Thursday, May 6, 2010
Wine in Dog Years
This week I turned 50. Never thought twice about the moment. Spent many younger years thinking age was only a number and not a barrier to life. Still think this way.
Age in wine is not always a good thing. There is an old adage that says, "it is a far greater crime to drink a wine too old than too young." This speaks about missed opportunity and hope lost. So as a consuming society we do this more than ever before. We consume our wine, sometimes far too young, but what are we waiting for anyway. Life is to be tasted, not shelved in anticipation of things to come! Yet, every now and again I think about lost opportunity and getting a "do-over". Wine allows this to happen when we get the right vintage, producer, vineyard and varietal all in the same bottle. These things are fleeting, but are available to us every year. When they are made available to us, we can set them aside and wait for the right moment to open them. Moments like anniversaries, birthdays, reunions.
Sometimes the effort is worth the wait, sometimes not. Wine ages in dog years. One year to a wine may be like 7 to a human. Upon first release they are like so many new puppies, playful, awkward, fun. As they age they become intelligent, thoughtful, engaging. At extreme age (10+ years) they are slower yet held in higher esteem, more respected for their longevity.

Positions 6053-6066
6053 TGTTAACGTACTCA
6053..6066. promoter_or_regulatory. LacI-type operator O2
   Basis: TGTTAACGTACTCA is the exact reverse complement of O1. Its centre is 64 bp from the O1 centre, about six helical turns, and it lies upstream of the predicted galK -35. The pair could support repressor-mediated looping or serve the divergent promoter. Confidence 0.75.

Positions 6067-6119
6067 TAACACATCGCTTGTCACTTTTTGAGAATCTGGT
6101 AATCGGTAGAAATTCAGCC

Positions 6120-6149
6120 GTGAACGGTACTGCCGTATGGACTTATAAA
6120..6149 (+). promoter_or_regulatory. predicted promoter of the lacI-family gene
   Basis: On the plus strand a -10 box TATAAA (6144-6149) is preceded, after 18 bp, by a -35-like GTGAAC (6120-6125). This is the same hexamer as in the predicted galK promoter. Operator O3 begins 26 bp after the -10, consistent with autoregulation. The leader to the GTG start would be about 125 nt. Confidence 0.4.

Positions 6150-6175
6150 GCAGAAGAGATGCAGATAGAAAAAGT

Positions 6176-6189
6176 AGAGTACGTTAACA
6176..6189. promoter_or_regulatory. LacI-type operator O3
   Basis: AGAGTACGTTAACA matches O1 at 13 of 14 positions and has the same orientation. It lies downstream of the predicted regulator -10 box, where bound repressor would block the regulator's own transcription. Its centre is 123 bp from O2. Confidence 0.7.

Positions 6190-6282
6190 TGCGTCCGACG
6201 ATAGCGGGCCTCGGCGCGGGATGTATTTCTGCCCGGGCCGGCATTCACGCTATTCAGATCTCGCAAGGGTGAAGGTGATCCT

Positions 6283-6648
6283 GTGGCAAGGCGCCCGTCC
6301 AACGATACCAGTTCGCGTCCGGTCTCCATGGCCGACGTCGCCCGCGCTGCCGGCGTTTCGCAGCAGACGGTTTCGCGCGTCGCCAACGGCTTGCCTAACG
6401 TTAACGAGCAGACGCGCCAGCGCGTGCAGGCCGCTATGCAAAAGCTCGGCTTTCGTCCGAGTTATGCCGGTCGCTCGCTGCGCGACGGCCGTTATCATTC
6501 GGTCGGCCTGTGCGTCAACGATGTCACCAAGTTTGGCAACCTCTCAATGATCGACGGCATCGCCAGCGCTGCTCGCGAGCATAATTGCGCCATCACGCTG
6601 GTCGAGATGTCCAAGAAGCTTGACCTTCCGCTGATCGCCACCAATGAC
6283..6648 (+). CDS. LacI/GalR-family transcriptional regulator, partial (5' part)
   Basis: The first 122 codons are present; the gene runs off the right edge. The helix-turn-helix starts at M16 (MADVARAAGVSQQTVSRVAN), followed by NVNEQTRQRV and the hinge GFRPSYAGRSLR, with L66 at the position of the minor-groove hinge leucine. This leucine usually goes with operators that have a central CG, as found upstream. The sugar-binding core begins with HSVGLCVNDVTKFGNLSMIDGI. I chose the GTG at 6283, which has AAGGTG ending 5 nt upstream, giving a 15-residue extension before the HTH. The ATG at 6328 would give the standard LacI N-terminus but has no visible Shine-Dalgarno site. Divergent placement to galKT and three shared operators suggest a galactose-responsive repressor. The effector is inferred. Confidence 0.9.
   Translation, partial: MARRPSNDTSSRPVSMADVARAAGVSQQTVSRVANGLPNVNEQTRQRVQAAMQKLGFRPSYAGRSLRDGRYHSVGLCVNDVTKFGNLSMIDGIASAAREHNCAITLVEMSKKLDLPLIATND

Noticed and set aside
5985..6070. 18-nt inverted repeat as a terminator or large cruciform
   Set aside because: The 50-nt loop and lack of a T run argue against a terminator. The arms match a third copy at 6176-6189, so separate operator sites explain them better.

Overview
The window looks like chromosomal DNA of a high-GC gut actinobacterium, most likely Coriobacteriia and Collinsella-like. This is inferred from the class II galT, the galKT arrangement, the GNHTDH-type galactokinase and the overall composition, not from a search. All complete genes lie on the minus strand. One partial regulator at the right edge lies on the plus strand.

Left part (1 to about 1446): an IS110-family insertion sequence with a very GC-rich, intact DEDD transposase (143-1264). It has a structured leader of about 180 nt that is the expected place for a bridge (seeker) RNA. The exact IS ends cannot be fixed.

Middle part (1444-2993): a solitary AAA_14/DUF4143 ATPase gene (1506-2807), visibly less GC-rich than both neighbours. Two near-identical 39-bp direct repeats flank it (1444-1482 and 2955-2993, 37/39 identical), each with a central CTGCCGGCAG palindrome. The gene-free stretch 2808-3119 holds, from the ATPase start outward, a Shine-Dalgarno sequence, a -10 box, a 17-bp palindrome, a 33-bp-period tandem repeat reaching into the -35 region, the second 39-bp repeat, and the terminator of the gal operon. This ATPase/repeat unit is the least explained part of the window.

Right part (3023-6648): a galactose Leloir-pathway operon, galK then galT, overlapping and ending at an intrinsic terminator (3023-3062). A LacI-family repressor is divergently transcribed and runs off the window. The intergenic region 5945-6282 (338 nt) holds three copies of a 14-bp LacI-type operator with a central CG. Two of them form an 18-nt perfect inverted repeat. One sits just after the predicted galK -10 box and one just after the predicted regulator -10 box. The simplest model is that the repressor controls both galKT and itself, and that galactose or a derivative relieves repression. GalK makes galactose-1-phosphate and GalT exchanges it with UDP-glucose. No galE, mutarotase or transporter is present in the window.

I found a border collie sitting in my cellar this week. A 1992 Cabernet from the Alexander Valley. At 17 years it was energetic, elegant with a shiny coat and seamless intelligence all still intact. These are singular things that come along rarely and it made me think of turning 32 not 50. I may not cellar my wine as much as I would like anymore, but I am glad I did this time.
Thinkin' that in the future I am going to refer to wines in dog types to better prepare myself for the way they may age. Buying a poodle? A German Shepherd? A Golden Retriever? I hope to find more Border Collies, the energy they seem to always have will hold memories for me and my kids for years to come. Cheers!
Posted by George Parkinson at 6:42 AM